Paul KD: Talk a bit about yourself and your job.
Adam Burch: I’m a bus driver for Metro Transit. I was hired in April 2018. The entire time I’ve been based out of the Haywood garage in downtown Minneapolis, right across from the Target Field stadium. There’s four other big bus garages across [the Twin] Cities, as well as the two main light rail facilities for the Green and Blue Line.
I’m a member of [Amalgamated Transit Union Local 1005]. And I’m also a socialist and member of Socialist Alternative.
What’s cool about ATU 1005 is that our president Ryan Timlin is also a socialist and a member of Socialist Alternative. He was elected president in 2017. We just had local union elections in September and he was reelected for another term.
PKD: You made national news last year during the uprising when you refused to supply buses to the police department. Why did your union take this stand? How can unions like yours stand in solidarity with social movements?
AB: Last year around this time when the uprising developed after the murder of George Floyd, a call was made for Metro Transit drivers to take overtime to be a police bus. I knew Metro transit offers itself as almost like a deputized extension of the police departments.
We decided that it might be helpful if we raised demands [to] not be used like this by the police who just murdered George Floyd. We didn’t want to help them suppress protests that are demanding justice.
We thought it’d be better if that came from the grassroots, rank and file level of the union. It would make it easier for our leadership positions to rally around that, as opposed to seeing it come from the top down.
It started with me posting on social media, on Facebook: I’m not okay with this. I think these protests are justified. The police expect to use Metro Transit buses for this purpose, and I think it’s wrong. A way to show solidarity with this movement is to not be used by police. I’m a union member and I’m in a position to be able to do this with the protection of my union. Instead of just sending a message of solidarity, you can actually do something by withholding your labor and making an appeal for the labor movement, more broadly, to show this kind of solidarity.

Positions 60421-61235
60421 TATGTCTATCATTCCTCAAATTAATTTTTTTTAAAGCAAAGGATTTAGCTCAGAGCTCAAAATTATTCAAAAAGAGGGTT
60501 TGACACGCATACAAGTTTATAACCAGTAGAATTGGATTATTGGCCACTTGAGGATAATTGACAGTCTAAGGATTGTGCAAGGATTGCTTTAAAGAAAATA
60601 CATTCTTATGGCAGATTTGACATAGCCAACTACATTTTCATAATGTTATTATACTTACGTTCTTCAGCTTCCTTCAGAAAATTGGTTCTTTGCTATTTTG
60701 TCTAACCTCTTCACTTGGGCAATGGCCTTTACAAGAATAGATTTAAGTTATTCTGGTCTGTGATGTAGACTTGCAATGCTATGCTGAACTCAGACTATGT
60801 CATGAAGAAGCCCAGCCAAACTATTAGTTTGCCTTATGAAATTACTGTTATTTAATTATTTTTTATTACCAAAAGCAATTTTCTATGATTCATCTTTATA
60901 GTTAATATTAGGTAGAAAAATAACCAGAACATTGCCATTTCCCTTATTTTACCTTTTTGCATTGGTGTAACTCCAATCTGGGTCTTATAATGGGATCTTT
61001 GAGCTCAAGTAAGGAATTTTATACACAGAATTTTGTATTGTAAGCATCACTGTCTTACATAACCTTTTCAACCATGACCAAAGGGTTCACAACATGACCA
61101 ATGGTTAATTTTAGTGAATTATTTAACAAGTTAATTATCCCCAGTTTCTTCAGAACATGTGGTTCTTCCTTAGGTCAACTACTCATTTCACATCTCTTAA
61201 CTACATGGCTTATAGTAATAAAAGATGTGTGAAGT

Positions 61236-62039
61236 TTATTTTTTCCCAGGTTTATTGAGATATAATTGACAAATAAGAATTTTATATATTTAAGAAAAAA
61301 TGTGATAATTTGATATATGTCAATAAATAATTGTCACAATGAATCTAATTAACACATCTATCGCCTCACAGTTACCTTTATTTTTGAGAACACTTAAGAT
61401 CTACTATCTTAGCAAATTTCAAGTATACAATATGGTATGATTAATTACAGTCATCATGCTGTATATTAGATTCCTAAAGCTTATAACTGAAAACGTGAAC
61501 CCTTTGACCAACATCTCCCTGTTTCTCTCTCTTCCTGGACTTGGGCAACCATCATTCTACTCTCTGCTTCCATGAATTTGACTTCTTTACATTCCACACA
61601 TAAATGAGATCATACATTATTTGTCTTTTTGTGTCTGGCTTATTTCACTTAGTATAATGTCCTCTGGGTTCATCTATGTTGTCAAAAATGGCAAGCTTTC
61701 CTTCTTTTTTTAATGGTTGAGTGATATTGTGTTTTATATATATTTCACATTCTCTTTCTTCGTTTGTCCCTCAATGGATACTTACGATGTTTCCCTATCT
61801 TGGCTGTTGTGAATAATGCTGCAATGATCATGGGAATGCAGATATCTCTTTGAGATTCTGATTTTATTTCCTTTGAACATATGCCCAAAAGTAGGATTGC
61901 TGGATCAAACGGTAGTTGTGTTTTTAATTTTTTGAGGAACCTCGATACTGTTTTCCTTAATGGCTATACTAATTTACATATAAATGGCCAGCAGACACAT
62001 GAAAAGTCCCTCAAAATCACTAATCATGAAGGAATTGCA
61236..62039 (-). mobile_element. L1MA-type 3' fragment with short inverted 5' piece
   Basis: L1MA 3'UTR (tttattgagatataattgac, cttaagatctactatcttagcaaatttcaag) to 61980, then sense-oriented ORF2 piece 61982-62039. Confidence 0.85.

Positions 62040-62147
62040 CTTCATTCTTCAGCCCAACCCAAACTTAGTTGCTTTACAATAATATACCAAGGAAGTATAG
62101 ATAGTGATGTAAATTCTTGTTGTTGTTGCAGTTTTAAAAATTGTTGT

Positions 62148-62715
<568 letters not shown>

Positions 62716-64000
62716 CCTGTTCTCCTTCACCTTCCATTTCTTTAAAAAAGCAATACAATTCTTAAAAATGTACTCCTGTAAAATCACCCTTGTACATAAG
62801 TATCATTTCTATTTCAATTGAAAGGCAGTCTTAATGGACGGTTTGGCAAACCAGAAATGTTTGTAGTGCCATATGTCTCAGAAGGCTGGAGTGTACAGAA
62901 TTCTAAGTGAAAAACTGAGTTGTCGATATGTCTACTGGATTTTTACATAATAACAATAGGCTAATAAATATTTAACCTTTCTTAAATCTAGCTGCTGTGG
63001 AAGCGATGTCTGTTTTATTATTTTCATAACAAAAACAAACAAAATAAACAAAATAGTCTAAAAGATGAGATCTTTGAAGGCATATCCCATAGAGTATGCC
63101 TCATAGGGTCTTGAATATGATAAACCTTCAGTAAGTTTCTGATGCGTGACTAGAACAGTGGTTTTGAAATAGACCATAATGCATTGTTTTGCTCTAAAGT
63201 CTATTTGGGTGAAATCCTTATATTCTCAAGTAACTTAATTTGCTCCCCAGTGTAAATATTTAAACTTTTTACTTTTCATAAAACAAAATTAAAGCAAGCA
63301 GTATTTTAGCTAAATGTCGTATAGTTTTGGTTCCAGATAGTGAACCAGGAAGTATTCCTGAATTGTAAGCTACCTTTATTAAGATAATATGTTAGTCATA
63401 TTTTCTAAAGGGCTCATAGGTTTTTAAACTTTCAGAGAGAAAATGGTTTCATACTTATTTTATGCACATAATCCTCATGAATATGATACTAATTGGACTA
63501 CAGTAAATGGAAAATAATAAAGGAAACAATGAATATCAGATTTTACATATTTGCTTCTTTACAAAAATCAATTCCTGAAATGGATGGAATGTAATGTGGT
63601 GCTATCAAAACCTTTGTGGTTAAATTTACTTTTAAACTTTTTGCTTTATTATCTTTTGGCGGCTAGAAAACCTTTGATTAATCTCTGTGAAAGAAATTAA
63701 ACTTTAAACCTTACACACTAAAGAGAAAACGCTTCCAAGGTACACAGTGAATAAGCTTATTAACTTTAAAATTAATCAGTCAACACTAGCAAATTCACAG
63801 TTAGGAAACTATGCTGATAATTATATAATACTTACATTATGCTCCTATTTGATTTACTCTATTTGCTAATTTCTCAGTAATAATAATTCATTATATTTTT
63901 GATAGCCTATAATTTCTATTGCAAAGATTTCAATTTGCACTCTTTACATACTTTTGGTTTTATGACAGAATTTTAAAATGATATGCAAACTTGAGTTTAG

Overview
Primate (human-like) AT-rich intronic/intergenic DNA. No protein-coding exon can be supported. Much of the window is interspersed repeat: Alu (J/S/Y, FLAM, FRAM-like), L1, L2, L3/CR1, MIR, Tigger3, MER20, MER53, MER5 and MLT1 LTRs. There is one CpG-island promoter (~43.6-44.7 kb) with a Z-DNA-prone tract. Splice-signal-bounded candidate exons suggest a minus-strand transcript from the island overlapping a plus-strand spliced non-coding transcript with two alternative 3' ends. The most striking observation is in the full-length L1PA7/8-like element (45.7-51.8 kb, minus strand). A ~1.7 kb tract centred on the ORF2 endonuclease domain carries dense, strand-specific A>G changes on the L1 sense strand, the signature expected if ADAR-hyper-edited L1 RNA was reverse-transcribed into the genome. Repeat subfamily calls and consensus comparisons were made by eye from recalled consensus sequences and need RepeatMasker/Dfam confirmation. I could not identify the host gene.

The executive board put out a statement in support of this idea. Quickly thereafter ATU International made a similar statement and a strong case for why it is not acceptable for public transit to be used by police like this. And we were able to tie in what we’ve been able to do under COVID-19. Workers have the right to refuse unsafe work.
In a similar vein, workers have a right to refuse unsafe work by saying no to a police department that wants to use them in this way. That was an effective argument. We put together a petition to pass around our own local, but also other unions in the Twin Cities and nationally.
When talking to my coworkers, a lot of their expressions were like, I don’t feel safe doing this. I don’t want it. The particularly heinous way that the police murdered George Floyd, why would I help out a police department that just did this?
I think all that was pretty effective, and then other transit workers not in ATU, but in [Transit Workers Union] Local 100 in New York City, one of their drivers at the point of pulling up to the protest [refused to transport arrested protesters]. This a very real sign of solidarity. A similar incident actually happened in Brooklyn Center after the police murder of Daunte Wright. One of our members pulled up there, not to be used to take the arrested protesters to jail, but just to be used as a police transport, but the, “if I don’t feel safe, I’m not going to do this work” thing still applied. And so that worker was able to refuse such work in that case too.
Not every union in the labor movement is asked to assist in police repression of protest. It’s provided us a clear way to show solidarity with Black Lives Matter and the calls for justice for victims of police brutality.
The labor movement needs to intervene in social movements and be a strong, progressive force outside of just the immediate battles between the boss and respective workers over a contract. If we show radicalizing youth around the Black Lives Matter movement that unions can play this role, it’ll strengthen the perception of unions.
PKD: A lot of unions are afraid to approach these fights. How have you gotten to the point where ATU 1005 can do this?
AB: It’s certainly not easy, and we’re not at the point where we want to be, but I think it does make a difference when people that want to see themselves as activists and want to move the labor movement closer to where they should be on broader social questions, it’s helpful just being a worker yourself, to go through the day-to-day experience of the rest of the membership. When you are also experiencing what it’s like to drive a bus during COVID-19, you have given yourself legitimacy to talk about these kinds of struggles with other members. A good union leadership will feel confident to make the kind of statements that they do if they feel they have at least a significant [part] of union membership that backs up this position.